School can be rough. Especially, when you are Asian with the popular Vietnamese surname, Nguyen. It is estimated that 40% of Vietnamese people have the surname, making it one of the most common in the world. Unfortunately, this often prompts people to falsely assume that people with the surname are related.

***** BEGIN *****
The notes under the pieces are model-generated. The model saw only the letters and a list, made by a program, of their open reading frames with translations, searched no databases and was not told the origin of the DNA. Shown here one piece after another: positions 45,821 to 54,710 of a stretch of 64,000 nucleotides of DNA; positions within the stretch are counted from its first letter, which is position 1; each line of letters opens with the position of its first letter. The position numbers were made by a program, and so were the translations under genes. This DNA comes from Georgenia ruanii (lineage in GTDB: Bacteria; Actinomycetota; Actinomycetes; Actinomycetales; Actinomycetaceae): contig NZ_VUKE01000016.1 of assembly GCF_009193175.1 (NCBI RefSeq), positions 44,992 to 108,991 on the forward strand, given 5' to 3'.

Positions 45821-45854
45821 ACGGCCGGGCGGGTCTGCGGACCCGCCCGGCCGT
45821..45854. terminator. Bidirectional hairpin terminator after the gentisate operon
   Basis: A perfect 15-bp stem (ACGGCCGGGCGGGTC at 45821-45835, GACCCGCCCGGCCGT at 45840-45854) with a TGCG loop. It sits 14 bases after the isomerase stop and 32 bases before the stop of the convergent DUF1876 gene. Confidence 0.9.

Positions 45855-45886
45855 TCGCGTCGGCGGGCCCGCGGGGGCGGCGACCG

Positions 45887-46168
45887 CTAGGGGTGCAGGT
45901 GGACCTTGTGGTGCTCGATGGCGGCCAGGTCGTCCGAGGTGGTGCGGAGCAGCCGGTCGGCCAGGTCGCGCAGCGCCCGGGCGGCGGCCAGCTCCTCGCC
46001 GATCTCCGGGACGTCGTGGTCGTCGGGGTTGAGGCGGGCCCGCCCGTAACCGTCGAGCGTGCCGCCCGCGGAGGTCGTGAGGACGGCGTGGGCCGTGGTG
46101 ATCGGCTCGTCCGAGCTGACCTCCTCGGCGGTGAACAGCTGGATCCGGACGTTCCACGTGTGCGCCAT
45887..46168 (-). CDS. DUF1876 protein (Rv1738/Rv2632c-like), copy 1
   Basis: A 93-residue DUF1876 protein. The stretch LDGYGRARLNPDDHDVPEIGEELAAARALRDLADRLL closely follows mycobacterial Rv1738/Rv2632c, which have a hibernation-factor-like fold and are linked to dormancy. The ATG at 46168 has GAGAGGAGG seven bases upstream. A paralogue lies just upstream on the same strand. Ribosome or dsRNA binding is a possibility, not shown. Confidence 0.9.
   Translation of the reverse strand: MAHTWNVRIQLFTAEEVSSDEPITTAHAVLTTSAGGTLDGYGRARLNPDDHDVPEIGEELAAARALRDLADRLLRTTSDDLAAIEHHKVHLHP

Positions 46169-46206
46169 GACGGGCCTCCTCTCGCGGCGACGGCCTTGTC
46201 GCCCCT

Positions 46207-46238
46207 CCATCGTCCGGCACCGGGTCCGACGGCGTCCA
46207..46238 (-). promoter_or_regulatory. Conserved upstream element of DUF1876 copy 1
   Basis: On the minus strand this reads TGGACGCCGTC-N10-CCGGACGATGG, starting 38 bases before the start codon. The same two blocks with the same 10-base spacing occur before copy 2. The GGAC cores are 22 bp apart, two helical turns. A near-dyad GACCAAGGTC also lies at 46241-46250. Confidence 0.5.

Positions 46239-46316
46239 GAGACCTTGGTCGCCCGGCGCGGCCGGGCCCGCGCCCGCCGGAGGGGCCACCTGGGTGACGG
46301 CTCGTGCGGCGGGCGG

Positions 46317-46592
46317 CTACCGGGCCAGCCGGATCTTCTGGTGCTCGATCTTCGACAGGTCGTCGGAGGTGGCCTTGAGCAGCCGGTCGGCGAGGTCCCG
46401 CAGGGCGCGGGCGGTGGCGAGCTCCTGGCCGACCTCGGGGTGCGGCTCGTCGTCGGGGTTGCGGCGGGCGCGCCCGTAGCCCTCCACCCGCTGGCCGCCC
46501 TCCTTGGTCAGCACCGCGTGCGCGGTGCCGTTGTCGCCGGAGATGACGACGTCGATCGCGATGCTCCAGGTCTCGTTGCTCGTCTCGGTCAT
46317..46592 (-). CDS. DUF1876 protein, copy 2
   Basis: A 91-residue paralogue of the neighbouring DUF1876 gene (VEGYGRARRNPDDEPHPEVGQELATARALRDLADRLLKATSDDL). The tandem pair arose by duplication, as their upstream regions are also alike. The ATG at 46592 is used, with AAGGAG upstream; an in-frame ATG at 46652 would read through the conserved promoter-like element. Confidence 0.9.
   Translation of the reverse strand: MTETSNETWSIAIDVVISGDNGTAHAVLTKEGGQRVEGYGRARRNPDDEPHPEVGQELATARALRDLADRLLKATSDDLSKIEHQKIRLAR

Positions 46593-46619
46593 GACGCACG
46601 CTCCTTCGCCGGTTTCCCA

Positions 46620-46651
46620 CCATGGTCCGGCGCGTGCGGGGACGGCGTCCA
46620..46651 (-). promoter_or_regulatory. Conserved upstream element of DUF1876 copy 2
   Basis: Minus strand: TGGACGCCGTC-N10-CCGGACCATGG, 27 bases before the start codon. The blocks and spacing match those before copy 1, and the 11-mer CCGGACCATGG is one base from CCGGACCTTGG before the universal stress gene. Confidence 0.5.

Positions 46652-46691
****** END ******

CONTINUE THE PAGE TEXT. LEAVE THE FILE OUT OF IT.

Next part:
Anyone with the surname Smith, Taylor, Jones or Roberts, will all know a similar pain. But, for Alice, Kim, Theresa and Vivian Nguyen, enough was enough. It was time to set the record straight… The four girls – who are not remotely related – chose to unite for one final class project for their high school yearbook. It was here that they corrected their fellow students, who had incorrectly presumed them to be sisters over the years. The yearbook is an inevitable part of graduating from school. Filled with inspirational quotes and photos of students with questionable haircuts, it serves as a permanent reminder of your youth. With time moving at an alarming rate in adulthood, a yearbook freezes the past. Flicking every page prompts an explosion of memories, some bad, some good and most, embarrassing. However, for the Nguyen “sisters”, every time they revisit their yearbook they will be reminded of the empowering moment when they made a stand, against those who believed them to be sisters… Instead of choosing to insert all of their achievements with their yearbook photo, the Nguyen girls, believed to be from Australia, chose to opt for one single world each. However, the words they chose were more powerful than any motivational quote. “WE. ARE. NOT. RELATED” reads the caption, which stretches across the four girls tiles in their yearbook, beneath beaming pictures of them in their uniform. It is believed that the girls were inspired by a similar stunt pulled off by EIGHT girls, also with the surname Nguyen, in their 2012 yearbook… In 2012, eight students at San Jose’s Presentation High School, California, caused a stir when they dressed identically for their yearbook, which was ordered alphabetically. They then used their allotted comments section to form a message which read: “We know what you’re thinking and no, we’re not related!”. The message was clear (well, sort of, considering two of the girls are in fact twin sisters) and their prank went instantly viral. The yearbook is commonly saturated with mischievous comments and subliminal messages, written by teenagers who want to be remembered. But, the Nguyen ‘sisters’ simple message is certainly one that cannot be forgotten. Oblivious to the fact that the Nguyen girls were planning a spectacular stunt, other pupils took a traditional approach, with other captions in the same yearbook reading: “Make your smile change the world, but don’t let the world change your smile” and “‘Goals don’t become reality through magic: it takes sweat, determination and hard work.” However, if you thought the Nguyen prank was unbeatable, you clearly are not familiar with the story of retired gym teacher, Dale Irby, who posed in the exact same outfit for 40 years worth of yearbook photos… The tradition, which began in 1973, was started by pure accident when Irby wore the same outfit the following year. Initially, Irby was horrified by the faux pas. However, he soon saw the funny side when his wife dared him to continue the look for every photo. He obliged, and in 2012, when he retired, the 63-year-old teachers prank was exposed.
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